G3's 10th anniversary bash) plus Dave's presence ensured our first long-awaited 5-player game of Battlestar Galactica: the Board Game last Sunday.
The initial dice-off gave us the following cast of characters upon whom would depend the fate of humanity:
- Gav: Starbuck.
- Dave: Saul Tigh.
- Me: Laura Roslin (I'd enjoyed the Presidency before!).
- Andy: William Adama (he wanted those nukes obviously!).
- Donald: "Chief" Galen Tyrol (Donald reluctantly succumbed to our collective insistence that we couldn't do without a 'Support' character).
Even so, the other players' panic forced me to spend 3 valuable skill cards to rush across from Colonial One to make a risky early jump. Cylon activity had been confirmed by this time, when 4 negative cards appeared in the same skill check. So we had 1, perhaps 2, of the toasters among us. My reluctance so blithely to give up the powers of my office aboard my own ship led to the predictable accusations that I was a Cylon, which was rich given that it turned out that Donald and Dave were Cylons right from the start. But we jumped successfully all the same.
Laura Roslin's qualities as President were soon on show again, when I dealt with those pesky Centurions using the 'Authorisation of Lethal Force' quorum card I'd picked up using the presidental office back aboard Colonial One. She also revealed her capacity to put right her own mistakes: faced with an invidious choice between 2 crises either of which would trouble us, I chose the one which ended up putting Adama in the brig after our failure. I was able to play a 'Presidental Pardon' quorum card quickly to give Adama back his freedom.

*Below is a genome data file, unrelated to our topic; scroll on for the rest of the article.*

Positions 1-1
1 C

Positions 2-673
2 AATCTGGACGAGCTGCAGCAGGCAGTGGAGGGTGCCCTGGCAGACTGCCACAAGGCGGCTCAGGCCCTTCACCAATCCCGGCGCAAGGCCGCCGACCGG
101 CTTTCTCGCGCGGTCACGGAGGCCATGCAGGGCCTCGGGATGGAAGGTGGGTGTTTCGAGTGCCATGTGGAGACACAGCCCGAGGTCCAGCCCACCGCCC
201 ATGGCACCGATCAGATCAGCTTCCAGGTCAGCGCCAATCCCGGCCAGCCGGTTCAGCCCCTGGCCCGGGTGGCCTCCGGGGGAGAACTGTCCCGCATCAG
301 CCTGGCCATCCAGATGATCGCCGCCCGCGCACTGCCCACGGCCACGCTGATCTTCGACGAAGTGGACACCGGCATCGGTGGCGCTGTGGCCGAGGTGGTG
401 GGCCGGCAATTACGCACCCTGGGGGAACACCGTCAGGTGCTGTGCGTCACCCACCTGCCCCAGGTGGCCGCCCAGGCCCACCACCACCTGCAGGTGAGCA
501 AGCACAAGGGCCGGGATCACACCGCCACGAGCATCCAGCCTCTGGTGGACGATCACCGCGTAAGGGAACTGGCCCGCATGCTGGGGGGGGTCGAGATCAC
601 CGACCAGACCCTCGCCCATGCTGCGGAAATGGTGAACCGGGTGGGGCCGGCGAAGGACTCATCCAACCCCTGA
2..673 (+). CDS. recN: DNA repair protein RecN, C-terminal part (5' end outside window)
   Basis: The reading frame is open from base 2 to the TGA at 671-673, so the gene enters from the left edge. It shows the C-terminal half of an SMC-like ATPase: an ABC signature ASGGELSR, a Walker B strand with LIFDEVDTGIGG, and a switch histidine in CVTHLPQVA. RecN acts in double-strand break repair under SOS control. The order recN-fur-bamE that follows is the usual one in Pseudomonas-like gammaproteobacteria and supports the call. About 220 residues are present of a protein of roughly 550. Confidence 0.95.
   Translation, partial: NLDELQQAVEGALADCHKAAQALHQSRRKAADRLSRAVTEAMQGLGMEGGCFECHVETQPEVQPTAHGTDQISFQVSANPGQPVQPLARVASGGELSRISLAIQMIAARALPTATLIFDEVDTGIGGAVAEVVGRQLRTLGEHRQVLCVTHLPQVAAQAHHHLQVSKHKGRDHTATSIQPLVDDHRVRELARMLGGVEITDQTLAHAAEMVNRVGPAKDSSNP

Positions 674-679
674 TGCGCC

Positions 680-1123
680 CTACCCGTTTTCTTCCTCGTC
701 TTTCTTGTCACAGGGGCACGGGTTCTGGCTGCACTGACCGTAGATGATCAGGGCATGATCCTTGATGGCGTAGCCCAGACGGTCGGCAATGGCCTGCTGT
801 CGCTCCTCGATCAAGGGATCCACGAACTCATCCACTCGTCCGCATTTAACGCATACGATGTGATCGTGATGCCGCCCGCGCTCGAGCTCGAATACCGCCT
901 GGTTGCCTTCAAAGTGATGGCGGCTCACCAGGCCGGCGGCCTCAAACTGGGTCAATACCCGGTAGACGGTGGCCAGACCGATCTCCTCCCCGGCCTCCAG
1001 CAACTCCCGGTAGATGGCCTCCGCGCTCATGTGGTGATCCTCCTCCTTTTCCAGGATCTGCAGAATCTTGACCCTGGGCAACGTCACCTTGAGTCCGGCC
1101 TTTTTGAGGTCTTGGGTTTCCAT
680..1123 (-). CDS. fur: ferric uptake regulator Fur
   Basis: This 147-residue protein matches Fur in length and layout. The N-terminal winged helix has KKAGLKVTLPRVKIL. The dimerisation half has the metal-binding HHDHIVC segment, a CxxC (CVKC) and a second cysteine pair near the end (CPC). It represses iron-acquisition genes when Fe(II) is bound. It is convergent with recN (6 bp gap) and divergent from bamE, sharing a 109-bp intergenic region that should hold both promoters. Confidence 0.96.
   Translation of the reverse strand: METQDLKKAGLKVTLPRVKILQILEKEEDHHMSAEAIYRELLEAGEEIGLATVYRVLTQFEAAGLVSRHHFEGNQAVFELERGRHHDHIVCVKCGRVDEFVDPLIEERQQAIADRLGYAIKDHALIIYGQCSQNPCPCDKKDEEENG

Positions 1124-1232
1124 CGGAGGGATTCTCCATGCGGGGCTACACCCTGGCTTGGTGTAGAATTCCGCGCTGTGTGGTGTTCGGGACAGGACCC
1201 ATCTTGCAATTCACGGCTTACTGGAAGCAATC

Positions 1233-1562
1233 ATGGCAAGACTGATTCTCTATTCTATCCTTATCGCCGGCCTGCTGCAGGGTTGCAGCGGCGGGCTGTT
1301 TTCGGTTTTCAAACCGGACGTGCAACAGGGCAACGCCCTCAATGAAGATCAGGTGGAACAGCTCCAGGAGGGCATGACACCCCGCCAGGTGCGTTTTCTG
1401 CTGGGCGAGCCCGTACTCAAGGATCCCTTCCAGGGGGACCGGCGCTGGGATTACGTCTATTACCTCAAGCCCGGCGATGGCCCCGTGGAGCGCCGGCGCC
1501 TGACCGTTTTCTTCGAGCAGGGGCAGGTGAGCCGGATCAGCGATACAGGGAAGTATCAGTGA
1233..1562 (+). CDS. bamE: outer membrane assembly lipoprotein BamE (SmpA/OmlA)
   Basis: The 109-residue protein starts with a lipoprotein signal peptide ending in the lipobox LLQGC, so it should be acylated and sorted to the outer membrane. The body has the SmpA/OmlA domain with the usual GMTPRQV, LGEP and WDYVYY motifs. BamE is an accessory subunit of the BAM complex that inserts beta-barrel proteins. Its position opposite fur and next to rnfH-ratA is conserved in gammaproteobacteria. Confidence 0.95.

Life was surprisingly quiet on other fronts while all this politicking was going down and we managed to go quite a long time before the next Cylon attack came in. Donald even managed to pull some fancy footwork using his engineering abilities to get our sorely depleted Viper squadron back up to strength. The neverending crises were taking their toll though. We ran out of Raptors and our fuel and morale were reaching dangerously low levels. The only good thing that could be said was that we were by this time pretty sure that Donald and Dave were the Cylons, and weren't shy of telling them so.
Our evil pair eventually revealed themselves and started doing what Cylons do best: screwing over the hopes of humanity. Luckily for us they'd left it just a touch too late, and we were able to sneak through to Kobol with our fuel and morale both at 1. Just a single extra round of open Cylon play might've been enough to seal our fate!
Glorious humanity 1
Evil toasters 0
This game continues to shine. There is an obvious replayability limit to a single scenario procedural game like BSG. So far though the number of characters, the random loyalty and the variety provided by the various decks of cards has meant each play has been different from the last. Still, I can imagine this freshness could easily be lost if the game was overplayed in a short space of time. Our close result in Sunday's game also suggests a fine balance, which is good for a game of this kind.
I also continue to be impressed by how the game implements the TV show (I'm into season 2 now thanks to Andy's DVD's). Faced with William Adama's limitation: 'Emotionally Attached' - he can't activate the Admiral's Quarters location, which sends people to the brig; we were wondering why. Eventually I remembered that I'd seen the season 2 episode underpinning this only the night before: the moment when Adama breaks down over the corpse of the very Boomer copy who'd tried to assassinate him.
Sunday's game showed too the game's narrative strengths. This isn't something which drives gameplay as such. It's just very entertaining when the turn of a card generates utterly apt events that could very well've come straight from the TV show.
There was also a rules blunder: